Data Firm: Porn Represents ‘Huge Portion’ of Internet Use

OnlineStats650TEL AVIV – According to data collected in June by an Israeli web metrics firm, adult websites receive more of the UK’s internet traffic than social networks or e-commerce destinations.

“Traffic on adult sites represents a huge portion of what people use the internet for, not just in the UK but around the world,” Daniel Buchuk, head of brand and strategy at metrics firm SimilarWeb, told the UK’s [i]Guardian[/i] newspaper. “It is astonishing to see that adult sites are more popular in the UK than all social networks combined.”

Moreover, “people don’t just ‘stumble’ upon adult content,” Buchuk said. “More than 8 percent of Google UK searches led to adult sites in the past three months.”

The figures, in fact, reveal 8.5 percent of all webpage clicks originating in the UK in June went to adult websites. SimilarWeb’s click-tracking did not include mobile traffic, covert networks that trade in illegal child abuse images or peer-to-peer networks. The company did track clicks directed to pornographic subdomains within sites like tumblr.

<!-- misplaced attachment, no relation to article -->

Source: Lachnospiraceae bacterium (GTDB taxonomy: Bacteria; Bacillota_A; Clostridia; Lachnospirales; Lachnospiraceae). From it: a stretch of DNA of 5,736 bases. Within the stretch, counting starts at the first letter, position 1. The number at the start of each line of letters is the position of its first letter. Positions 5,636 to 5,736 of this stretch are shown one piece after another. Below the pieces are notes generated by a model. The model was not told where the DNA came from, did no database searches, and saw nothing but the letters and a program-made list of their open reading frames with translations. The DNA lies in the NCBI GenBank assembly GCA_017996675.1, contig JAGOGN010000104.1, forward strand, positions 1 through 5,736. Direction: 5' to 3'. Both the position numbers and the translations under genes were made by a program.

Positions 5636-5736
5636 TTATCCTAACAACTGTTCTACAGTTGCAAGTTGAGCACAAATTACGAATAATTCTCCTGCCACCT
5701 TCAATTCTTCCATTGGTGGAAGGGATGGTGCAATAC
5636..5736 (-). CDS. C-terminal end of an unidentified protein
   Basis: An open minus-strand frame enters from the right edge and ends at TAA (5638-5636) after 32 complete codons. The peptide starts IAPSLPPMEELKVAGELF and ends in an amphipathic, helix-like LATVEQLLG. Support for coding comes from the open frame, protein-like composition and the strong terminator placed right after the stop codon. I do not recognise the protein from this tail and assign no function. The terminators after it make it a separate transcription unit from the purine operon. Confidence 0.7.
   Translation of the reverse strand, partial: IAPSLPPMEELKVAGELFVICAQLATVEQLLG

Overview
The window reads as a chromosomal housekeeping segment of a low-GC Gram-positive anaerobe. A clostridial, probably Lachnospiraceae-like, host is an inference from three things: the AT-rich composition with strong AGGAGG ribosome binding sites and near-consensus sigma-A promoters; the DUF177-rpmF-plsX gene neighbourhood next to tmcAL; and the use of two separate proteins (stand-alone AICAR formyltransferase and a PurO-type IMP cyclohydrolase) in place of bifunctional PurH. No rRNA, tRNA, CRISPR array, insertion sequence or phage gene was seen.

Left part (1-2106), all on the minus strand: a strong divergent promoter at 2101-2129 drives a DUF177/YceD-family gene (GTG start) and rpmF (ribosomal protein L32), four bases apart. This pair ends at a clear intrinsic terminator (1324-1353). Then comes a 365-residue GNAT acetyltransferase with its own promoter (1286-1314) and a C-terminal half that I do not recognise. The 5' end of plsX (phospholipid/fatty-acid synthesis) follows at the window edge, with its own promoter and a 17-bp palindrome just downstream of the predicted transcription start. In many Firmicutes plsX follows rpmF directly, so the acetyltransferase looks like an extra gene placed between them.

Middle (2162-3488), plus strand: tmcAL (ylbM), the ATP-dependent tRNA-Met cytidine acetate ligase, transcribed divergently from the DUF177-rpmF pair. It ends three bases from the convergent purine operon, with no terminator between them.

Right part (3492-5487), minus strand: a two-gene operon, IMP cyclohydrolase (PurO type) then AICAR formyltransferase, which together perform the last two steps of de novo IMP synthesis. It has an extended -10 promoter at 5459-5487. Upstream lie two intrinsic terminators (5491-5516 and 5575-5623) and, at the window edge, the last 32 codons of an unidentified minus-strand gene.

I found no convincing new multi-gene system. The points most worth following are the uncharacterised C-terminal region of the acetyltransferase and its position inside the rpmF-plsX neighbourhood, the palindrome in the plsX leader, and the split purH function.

Only search engines and the arts-and-entertainment website category — which includes video-sharing sites like YouTube — garnered more attention from UK surfers in June, with 15.7 percent and 9.5 percent of total clicks, respectively.

Elsewhere in Europe, Germany racked up an impressive 12.5 percent ratio for online porn, and 9.6 percent of Spanish surfers’ clicks landed on legal adult sites.

Across the pond, the ratio of porn clicks in the U.S. in June was about 8.3 percent, SimilarWeb discovered.

All four countries — in order of obsession with online porn, Germany, Spain, the UK and the U.S. — rank above the world average of 7.7 percent.

The figures may or may not help UK Prime Minister David Cameron’s crusade to filter smut from the British web by default. Concerns remain about over- and under-blocking porn and other “potentially harmful” online material if internet service providers are forced to require customers to opt-in after proving they are adults, as Cameron is pushing.

“The hardest part for the government, which is what companies like Facebook or tumblr are currently struggling with, will be to draw the line on what gets banned,” Buchuk told the [i]Guardian[/i].

SimilarWeb relies on a voluntary browser plugin to track online clicks. According to the company, about 1 percent of web surfers in western countries have installed the plugin.

 

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Sue Denim

Sue Denim

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